Book Review: The Story Collector by Evie Gaughan

It is always such an honour to have an Irish author feature on Joyful Antidotes. That may be a bit biased but I’m very proud of my country and our reputation as great storytellers. Galway’s Evie Gaughan is one of these storytellers and I’m excited to introduce this wonderful book to you.

The Story Collector by Evie Gaughan is a historical romance spilt into two eras: young farm girl Anna in 1910 and American Sarah Harper, living in the present day. Both women are connected when Sarah finds Anna’s diary on a trip to Ireland and it opens up a whole box of superstition and folklore. Soon, Sarah is walking in the footsteps of Anna as she helps American scholar, Harold Griffin-Krauss, translate ‘fairy stories’ from Irish to English. However, the deep secrets uncovered in Anna’s diary go far beyond the fairy tale world.

As you may have gathered from the introduction, I love anything connected with Ireland. It was good to see the use of the Irish language in The Story Collector; the use of the word “piseog” reminded me of my late Nan. There was a good feel for the Ireland of the past and I appreciate that Gaughan’s work is keeping the culture alive. Harold’s main purpose in Ireland is to gather stories of fairies to include in his upcoming book. Some of the story’s Harold is told are the same stories that Sarah also hears. This was a good way of showcasing how the art of storytelling is preserved in Ireland and continues to this day.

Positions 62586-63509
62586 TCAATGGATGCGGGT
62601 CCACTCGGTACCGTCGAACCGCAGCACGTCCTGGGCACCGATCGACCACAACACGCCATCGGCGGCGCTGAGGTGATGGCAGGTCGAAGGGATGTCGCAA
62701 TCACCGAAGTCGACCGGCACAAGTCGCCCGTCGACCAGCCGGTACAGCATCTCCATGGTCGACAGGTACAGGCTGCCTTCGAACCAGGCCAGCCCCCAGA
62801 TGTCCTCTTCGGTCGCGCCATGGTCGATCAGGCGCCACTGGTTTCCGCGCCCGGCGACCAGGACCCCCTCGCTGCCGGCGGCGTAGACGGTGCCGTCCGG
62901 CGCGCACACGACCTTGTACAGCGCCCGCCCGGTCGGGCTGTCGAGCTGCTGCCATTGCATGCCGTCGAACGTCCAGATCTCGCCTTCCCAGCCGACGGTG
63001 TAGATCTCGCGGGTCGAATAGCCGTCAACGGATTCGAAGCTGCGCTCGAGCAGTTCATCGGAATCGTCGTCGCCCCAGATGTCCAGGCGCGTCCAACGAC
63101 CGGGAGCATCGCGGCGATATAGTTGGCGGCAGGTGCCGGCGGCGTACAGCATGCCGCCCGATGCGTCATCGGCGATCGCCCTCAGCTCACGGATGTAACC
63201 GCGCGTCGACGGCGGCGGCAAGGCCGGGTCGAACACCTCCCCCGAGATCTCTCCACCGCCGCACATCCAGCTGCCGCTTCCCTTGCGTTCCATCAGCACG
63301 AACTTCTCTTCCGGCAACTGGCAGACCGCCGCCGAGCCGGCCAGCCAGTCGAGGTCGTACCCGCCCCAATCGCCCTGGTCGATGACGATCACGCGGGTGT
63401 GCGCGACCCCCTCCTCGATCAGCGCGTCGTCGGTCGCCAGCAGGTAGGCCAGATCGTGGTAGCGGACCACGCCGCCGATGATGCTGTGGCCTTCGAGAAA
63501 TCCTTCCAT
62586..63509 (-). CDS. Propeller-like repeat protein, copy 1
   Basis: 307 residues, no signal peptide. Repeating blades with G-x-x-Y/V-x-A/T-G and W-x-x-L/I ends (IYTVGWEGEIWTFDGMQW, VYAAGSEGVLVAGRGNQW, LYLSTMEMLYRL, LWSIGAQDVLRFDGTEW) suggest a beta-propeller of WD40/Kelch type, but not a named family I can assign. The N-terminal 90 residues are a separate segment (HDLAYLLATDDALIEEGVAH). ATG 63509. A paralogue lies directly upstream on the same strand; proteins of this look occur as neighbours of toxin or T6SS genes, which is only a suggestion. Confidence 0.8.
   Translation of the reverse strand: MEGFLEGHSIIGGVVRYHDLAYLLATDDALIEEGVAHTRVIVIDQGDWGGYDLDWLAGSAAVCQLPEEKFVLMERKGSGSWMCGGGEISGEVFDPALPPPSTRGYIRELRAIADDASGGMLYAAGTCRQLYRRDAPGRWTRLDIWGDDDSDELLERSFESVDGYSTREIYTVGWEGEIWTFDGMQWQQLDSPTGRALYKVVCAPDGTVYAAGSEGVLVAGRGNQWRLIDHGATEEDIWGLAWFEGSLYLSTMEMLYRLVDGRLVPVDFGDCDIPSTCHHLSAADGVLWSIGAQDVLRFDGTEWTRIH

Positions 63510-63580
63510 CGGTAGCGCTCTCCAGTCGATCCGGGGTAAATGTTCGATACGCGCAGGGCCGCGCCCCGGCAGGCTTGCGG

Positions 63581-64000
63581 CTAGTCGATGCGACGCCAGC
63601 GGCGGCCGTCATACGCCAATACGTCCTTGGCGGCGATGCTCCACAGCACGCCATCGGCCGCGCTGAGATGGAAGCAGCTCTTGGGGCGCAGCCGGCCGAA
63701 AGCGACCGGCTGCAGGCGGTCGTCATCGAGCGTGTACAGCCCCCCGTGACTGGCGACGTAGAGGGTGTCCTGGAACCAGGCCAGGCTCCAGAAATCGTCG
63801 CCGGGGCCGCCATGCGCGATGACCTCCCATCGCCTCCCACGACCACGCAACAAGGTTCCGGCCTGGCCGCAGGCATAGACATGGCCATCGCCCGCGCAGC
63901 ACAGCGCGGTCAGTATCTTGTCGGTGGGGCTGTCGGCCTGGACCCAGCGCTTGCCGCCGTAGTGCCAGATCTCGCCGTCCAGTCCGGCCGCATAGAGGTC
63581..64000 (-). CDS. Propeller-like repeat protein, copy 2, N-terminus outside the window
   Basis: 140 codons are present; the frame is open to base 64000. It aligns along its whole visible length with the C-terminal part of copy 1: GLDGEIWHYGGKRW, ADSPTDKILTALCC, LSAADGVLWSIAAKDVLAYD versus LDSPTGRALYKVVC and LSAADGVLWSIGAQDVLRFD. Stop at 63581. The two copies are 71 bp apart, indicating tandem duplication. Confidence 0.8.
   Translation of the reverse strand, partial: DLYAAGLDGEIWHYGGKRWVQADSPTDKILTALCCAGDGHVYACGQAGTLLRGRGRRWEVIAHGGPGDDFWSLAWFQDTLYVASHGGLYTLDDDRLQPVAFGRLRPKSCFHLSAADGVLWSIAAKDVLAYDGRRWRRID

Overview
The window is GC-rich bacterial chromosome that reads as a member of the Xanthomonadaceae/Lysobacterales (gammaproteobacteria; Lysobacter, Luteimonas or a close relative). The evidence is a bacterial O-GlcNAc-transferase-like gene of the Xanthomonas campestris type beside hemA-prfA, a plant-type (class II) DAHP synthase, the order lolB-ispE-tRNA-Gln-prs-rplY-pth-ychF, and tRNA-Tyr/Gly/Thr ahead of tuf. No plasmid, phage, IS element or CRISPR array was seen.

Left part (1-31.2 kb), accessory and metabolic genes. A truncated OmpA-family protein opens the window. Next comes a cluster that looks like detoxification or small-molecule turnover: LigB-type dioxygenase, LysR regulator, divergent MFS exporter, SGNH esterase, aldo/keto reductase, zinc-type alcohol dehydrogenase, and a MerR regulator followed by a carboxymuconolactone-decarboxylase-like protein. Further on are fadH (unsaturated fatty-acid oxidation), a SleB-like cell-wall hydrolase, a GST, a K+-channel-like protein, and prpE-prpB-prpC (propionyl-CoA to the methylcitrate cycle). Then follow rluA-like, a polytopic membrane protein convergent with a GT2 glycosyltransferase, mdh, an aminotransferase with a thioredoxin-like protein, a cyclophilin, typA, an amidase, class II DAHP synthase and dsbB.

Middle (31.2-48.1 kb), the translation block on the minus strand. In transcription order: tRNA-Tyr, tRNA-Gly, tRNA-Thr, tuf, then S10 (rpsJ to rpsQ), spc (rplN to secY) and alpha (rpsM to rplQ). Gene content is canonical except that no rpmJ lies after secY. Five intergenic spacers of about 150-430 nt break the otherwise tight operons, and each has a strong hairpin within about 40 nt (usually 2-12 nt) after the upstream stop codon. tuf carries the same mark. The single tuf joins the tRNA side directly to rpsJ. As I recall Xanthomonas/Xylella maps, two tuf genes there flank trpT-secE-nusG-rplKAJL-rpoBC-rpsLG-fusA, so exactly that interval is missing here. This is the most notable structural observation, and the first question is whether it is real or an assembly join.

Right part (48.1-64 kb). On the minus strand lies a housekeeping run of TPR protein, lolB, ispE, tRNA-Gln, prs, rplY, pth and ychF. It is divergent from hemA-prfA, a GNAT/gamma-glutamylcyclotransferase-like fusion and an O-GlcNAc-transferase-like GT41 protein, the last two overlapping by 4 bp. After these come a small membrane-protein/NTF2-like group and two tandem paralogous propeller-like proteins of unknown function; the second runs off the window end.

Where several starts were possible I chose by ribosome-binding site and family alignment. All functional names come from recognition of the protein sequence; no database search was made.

Don’t be alarmed if you are not into folklore. Fairy tales are simply a way to connect all elements of the book. If you dig a bit deeper, you will actually find that The Story Collector is about dealing with grief and becoming your own person, perfectly brought to life through the characters of Anna and Sarah.

I feel like I need to be honest at this point. For the first few chapters, I wasn’t sure if I would like this book at all. I felt like I had read something similar before. It also was a little bit cheesy and played too much on Irish stereotypes for me. However, it soon came into its own and I really began to enjoy it. In the end, I would recommend The Story Collector to anybody looking for good historical fiction. Bonus points if you are a Maeve Binchy fan as I got similar vibes from this book.

I was sent a copy of this book in exchange for an honest review.

The Story Collector by Evia Gaughan

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